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Reggae poster contest opens on Int'l Reggae Day

Published:Sunday | May 18, 2014 | 12:00 AM
Israeli Alon Braier's winning entry in the first International Reggae Poster Competition.-Contributed
Ambassador to the United States, His Excellency Stephen Vasciannie (right), listens attentively as member of the International Reggae Poster Contest (IRPC), Kathryn Buford (centre), explains the significance of one of the posters on display at the Embassy of Jamaica last year. Looking on (at left) is founder of the IRPC, Michael Thompson. -Photo by JIS
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Mel Cooke, Gleaner Writer

In an age where music is as much seen as heard, on July 1 there will be yet another combination of sight and sound in the long history of Jamaican popular music.

One side of the union - International Reggae Day (IRD) - has a much longer track record, having been started in 1994 by Andrea Davis of Jamaica Arts Holdings. New kid on the block is the International Reggae Poster Contest (IRPC), started by Jamaican graphic artist Michael Thompson and Greek designer Maria Papaefstathiou in 2011.

In this case, though, age is not a marker of imbalance. And it is not a coincidence that both have 'international' and 'reggae' in their names. So when IRD is celebrated on July 1 this year, it will also mark the opening of entries to the IRPC.

"It is an international contest and we are reaching out to the world in terms of content. It seems natural that we strengthen our impact with Reggae Day and it can also spread the word in Jamaica," Thompson said.

Normally entries to the IRPC would be opened much later in the year. Thompson said over the contest's two years there have been over 2000 entries from 90 countries. In the first year there were about 30 submissions from Jamaica. That fell dramatically to single digit figures last year. Underscoring the low Jamaican submissions, Thompson said there were 100 entries from Iran.

Still, one of the Jamaican entrants, Tahj Francis, earned a fifth-place finish.

Not only does Thompson hope for a rekindled Jamaican interest in 2014, he also has a long-term intention for the IRPC which is conceptualised as a sight to behold. The IRPC organisers intend to establish a museum space celebrating Jamaican music in Kingston.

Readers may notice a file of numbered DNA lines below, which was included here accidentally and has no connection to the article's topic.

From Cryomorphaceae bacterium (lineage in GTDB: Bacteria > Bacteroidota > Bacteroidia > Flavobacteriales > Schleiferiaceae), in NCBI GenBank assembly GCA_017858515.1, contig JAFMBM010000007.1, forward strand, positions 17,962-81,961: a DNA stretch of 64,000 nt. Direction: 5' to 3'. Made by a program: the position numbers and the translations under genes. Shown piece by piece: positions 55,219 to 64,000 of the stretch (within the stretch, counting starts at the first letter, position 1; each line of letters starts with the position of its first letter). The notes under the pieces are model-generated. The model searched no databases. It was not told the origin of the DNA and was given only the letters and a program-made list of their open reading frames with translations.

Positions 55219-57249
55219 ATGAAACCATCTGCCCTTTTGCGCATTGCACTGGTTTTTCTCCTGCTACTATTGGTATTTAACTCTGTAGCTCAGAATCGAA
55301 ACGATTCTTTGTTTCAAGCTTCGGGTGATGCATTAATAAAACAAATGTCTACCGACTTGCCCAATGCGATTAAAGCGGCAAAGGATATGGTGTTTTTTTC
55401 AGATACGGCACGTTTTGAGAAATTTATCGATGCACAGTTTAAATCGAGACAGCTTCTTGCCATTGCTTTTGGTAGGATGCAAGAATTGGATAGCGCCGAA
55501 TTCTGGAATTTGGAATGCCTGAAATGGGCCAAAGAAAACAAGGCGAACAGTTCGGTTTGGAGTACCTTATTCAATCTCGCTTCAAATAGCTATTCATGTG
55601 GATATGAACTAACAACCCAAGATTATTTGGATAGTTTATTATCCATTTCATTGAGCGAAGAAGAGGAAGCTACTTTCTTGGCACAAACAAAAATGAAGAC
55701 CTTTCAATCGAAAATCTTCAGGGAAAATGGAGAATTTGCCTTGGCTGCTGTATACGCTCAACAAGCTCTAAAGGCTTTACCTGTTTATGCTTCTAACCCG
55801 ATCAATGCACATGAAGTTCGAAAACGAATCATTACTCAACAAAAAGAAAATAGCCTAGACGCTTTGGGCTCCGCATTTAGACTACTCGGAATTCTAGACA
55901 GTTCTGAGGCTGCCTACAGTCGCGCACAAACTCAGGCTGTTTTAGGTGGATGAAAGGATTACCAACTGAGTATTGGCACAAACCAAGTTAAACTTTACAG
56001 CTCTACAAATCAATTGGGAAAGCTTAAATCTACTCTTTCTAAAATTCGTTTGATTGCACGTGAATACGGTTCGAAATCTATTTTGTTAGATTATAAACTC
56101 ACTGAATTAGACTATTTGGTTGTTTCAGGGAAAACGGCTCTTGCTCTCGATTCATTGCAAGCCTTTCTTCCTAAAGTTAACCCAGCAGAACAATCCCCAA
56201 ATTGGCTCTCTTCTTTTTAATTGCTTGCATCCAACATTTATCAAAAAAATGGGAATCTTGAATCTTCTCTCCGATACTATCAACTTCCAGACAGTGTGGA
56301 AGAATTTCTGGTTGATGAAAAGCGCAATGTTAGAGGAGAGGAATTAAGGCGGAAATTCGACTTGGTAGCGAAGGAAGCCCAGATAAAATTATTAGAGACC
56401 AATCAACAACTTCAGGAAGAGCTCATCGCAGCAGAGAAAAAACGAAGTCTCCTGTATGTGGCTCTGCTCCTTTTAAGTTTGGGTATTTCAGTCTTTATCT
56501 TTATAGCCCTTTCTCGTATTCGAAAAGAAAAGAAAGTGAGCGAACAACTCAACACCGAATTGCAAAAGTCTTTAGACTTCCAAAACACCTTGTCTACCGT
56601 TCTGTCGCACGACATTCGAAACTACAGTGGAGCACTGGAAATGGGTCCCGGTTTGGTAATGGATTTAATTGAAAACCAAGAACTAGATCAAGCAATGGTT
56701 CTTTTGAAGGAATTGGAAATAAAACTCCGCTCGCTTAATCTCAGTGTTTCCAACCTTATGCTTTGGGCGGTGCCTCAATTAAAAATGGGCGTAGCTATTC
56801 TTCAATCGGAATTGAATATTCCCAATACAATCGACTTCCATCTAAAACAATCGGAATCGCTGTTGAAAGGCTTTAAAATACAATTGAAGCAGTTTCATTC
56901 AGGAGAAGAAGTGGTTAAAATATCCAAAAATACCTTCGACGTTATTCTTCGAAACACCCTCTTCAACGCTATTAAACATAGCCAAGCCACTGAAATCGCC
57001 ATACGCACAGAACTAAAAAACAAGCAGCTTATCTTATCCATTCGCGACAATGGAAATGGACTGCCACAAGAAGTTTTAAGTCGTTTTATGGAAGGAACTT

"You can get people to go to Jamaica to a reggae museum," Thompson said, noting that the building itself, in terms of its design, would be a part of that pull.

"There has to be a physical space, so Jamaica can benefit from the additional value, with the narrative."

This thrust is encapsulated in the contest's theme, 'Towards a Reggae Hall of Fame: Celebrating Great Jamaican Music'.

"It would be the best thing for Kingston. We think Kingston can attract a large number of tourists, just like the North Coast," Thompson said.

Thompson said there have been seven IRPC exhibitions so far, the next one slated for an Organisation of American States building in Washington, DC, on Thursday.

While the exhibitions are not fund-raisers for the intended museum, they raise awareness of the intentions to create the museum, hopefully among people who have access to funding.

"We meet a lot of important people along the way who can reach to the people with deep pockets," he said.

However, there is also an existing institution which has benefitted from the sales of posters at IRPC exhibitions - the Alpha Boys' Home. Thompson said "without Alpha we would not have reggae in Jamaica", pointing to the musicians it produced and the institution's role, especially in early studio bands.

So far, about US$10,000 has been raised for the school through poster auctions.

Not only will the 2014 IRD celebrations on July 1 mark the opening of IRPC entries this year, it will also celebrate those which have been submitted since it started. It will also feature the launch of the digital IRPC IRD Global Reggae exhibit, selected from entries in 2011 and 2012.

There is also an Alpha tie-in with this year's IRD celebrations. The school is one of this year's honourees, along with singer Marcia Griffiths and graphic designer Neville Garrick.